The Employment Act 2000 mandates that one of the following conditions of redundancy must exist in order for an employer to lawfully layoff one of its employees:
The modernization, mechanization or automation of all or part of the employer’s business;
The discontinuance of all or part of the business;
The sale or other disposal of the business;
The reorganization of the business;
The reduction in business which has been necessitated by economic conditions, contraction in the volume of work or sales, reduced demand or surplus inventory; or
The impossibility or impracticality of carrying on the business at the usual rate or at all due to shortage of materials, mechanical breakdowns, an act of God or other circumstances beyond the control of the employer.
Where one or more of the above conditions exist, an employer can lay off employees for a continuous period of up to four months. Depending on the needs of the business, this period of time could be just what the doctor ordered – allowing a company to salvage employment relationships with its employees while:
Reducing overhead costs associated with payroll, benefits and insurance;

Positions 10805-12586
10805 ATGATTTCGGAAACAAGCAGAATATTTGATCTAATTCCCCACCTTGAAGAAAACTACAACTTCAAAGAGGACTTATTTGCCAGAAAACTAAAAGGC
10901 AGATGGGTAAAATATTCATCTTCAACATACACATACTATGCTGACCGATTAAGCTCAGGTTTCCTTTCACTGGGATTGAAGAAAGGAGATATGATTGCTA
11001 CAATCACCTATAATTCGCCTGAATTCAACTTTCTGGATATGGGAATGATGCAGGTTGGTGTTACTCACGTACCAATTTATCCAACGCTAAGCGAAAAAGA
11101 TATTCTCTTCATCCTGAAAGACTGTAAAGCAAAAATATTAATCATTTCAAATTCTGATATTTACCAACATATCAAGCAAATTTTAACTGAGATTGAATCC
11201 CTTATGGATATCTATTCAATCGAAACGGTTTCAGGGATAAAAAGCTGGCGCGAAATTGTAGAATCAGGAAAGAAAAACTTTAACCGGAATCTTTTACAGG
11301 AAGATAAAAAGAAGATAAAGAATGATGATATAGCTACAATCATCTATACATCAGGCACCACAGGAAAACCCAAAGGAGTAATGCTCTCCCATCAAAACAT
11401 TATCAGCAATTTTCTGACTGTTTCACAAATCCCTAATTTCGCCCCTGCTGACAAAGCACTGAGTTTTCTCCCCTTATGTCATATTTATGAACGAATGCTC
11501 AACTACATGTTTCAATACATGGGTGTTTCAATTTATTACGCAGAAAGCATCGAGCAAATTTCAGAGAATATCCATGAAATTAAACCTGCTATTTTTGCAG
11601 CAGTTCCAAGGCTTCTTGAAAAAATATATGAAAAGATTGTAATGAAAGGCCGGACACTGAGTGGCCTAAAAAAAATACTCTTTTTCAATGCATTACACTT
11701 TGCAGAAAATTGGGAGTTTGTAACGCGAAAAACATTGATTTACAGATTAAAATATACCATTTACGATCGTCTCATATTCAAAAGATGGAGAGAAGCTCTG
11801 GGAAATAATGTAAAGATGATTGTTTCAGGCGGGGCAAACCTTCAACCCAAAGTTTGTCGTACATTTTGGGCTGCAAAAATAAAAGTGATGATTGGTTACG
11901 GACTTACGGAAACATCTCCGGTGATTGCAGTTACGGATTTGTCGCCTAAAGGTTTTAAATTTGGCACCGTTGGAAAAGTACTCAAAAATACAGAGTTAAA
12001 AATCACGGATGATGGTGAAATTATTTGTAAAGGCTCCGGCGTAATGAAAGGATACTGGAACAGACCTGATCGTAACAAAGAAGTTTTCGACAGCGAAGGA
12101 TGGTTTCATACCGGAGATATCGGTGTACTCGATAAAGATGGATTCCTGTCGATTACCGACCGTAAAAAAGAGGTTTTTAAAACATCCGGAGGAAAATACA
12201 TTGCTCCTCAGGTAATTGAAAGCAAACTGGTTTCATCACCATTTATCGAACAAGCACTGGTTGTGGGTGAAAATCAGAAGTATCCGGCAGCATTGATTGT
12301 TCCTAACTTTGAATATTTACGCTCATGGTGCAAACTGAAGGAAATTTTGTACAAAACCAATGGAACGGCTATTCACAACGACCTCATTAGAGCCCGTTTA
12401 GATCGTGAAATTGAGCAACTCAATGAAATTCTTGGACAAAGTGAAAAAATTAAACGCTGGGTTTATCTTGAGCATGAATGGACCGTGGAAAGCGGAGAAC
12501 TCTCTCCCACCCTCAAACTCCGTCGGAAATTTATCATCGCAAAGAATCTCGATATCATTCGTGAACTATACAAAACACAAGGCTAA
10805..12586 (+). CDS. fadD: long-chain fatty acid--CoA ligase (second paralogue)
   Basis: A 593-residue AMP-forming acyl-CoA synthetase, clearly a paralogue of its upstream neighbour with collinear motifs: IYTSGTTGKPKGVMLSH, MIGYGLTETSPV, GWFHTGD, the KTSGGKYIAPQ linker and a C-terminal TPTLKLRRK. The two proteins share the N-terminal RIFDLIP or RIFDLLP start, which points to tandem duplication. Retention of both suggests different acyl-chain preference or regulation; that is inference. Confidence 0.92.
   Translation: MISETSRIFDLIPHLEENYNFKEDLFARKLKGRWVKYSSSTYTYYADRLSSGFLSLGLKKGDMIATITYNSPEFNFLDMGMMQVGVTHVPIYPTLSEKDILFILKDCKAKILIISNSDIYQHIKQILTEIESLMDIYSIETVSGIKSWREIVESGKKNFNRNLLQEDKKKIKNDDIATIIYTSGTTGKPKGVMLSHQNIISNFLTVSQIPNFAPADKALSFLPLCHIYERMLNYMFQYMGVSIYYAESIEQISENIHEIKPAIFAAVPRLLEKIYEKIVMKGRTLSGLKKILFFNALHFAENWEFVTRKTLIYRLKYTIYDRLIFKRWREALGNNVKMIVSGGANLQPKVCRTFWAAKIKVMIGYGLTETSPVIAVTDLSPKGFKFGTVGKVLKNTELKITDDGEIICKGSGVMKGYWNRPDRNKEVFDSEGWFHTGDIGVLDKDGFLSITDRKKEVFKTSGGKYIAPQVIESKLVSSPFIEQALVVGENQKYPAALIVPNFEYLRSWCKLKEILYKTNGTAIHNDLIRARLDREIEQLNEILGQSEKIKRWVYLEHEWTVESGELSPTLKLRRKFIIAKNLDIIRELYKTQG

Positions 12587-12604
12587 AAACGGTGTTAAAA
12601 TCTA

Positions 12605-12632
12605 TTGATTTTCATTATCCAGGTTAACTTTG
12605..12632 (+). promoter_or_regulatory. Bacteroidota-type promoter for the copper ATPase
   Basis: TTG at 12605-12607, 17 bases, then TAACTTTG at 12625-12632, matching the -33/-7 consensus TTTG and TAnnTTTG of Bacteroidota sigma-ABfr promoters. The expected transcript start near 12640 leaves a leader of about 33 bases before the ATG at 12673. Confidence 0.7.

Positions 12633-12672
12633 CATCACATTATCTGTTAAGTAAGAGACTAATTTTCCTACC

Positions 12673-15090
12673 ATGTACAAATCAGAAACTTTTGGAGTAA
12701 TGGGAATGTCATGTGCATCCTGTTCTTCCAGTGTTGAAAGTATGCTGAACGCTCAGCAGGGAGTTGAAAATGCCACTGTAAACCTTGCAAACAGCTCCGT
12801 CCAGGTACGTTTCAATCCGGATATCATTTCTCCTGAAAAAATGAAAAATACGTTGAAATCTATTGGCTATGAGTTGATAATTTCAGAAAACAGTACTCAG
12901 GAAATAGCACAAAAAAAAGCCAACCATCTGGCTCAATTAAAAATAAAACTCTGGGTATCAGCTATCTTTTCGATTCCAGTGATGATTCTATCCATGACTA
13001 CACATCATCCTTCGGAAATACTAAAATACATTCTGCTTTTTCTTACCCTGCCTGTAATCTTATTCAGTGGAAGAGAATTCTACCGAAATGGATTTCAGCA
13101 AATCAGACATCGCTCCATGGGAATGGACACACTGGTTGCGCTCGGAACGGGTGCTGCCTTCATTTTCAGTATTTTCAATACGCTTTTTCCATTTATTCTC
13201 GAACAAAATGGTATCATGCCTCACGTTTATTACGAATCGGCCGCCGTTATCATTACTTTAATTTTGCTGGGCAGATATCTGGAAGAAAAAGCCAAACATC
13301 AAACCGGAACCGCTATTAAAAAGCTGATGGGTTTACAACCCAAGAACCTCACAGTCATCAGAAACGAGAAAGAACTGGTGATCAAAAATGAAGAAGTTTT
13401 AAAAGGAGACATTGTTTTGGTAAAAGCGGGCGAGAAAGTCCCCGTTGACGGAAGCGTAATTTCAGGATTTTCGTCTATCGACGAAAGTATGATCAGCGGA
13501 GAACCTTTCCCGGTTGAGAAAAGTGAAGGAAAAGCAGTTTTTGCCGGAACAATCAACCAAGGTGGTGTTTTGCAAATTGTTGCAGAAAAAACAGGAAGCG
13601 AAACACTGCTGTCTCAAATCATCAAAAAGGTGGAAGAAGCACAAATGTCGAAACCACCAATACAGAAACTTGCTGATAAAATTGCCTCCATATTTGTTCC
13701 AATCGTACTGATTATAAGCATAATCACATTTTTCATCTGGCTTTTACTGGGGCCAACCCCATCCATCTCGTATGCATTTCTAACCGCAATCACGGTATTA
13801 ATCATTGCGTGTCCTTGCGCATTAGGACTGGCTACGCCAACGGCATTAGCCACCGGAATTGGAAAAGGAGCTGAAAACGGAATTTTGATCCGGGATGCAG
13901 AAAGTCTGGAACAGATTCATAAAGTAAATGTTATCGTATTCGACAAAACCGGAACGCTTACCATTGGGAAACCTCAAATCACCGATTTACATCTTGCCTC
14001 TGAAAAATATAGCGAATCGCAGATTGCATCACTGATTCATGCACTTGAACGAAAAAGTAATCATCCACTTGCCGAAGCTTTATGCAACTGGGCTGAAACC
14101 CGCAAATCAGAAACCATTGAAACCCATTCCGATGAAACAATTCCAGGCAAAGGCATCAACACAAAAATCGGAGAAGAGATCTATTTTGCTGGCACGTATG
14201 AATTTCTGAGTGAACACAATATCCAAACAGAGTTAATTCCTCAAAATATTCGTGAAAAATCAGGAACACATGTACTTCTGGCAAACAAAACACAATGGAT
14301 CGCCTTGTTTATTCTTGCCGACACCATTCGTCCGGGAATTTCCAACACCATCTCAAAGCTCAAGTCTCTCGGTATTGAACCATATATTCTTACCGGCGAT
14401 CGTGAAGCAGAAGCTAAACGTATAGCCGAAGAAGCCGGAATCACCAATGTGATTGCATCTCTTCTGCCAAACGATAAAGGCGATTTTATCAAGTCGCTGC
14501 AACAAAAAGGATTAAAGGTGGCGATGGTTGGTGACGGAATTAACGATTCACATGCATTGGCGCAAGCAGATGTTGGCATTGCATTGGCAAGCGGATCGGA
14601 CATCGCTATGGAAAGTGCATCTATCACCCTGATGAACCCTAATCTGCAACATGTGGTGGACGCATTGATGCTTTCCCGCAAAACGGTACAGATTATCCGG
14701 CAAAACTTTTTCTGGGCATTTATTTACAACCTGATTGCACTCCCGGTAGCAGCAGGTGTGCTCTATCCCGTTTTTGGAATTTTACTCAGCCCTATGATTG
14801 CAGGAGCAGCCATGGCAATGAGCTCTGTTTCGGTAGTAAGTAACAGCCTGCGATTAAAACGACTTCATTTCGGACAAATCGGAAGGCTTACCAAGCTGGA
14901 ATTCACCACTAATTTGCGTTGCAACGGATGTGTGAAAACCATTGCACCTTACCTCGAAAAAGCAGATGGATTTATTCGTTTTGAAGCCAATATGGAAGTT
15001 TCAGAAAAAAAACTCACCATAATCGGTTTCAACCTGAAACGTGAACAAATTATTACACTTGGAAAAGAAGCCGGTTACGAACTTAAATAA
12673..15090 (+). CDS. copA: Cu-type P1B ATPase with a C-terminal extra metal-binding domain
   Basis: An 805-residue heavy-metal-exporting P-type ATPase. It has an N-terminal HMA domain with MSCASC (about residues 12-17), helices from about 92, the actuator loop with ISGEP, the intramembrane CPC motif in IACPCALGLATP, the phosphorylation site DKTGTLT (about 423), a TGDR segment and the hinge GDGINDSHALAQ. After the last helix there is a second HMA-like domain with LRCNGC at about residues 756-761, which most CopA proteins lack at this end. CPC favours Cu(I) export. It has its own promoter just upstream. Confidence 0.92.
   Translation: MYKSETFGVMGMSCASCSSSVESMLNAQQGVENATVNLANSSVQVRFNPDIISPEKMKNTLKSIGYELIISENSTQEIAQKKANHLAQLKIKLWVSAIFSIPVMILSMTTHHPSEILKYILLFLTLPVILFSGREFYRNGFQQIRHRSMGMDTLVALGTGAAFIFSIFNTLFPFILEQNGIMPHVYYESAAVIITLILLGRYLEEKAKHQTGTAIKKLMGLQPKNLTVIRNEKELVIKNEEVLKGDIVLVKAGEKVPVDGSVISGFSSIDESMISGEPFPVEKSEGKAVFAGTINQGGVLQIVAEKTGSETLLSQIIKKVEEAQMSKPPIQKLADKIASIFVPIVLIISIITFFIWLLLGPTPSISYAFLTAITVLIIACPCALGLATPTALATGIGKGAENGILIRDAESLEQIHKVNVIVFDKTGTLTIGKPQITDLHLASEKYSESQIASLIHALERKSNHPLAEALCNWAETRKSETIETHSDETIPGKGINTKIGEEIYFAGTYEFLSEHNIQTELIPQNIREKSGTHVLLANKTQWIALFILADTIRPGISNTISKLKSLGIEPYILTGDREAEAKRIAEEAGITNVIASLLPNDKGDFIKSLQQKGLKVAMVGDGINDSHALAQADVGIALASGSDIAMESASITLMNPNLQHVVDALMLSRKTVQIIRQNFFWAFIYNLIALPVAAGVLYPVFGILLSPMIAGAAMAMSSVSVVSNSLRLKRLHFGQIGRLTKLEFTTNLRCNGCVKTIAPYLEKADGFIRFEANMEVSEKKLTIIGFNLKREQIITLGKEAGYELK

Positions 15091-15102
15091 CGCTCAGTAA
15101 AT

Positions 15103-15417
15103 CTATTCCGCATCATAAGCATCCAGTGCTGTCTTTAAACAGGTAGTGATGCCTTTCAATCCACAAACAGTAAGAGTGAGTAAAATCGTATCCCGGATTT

Gaining better control over finances;
Improving the viability of the company over the long term; and The role of the company management and HR in the selection process.
Reconsidering business strategies and distinguishing the key performers within the company.
At the earliest opportunity, employees should be provided with formal notice of potential layoffs at an all-employee meeting to ensure that communication regarding the company’s decision is consistent. Every stage of the layoff process should be well-documented and once a layoff decision has been made, an internal checklist should be complied to ensure that all aspects of the layoff are completed.
By adhering to such policies, an employer can significantly reduce the risk of any successful claims being brought against them by employees and can ensure that the use of layoffs, as an alternative to redundancy, has a better chance of achieving its intended purpose – the survival of the employment relationship.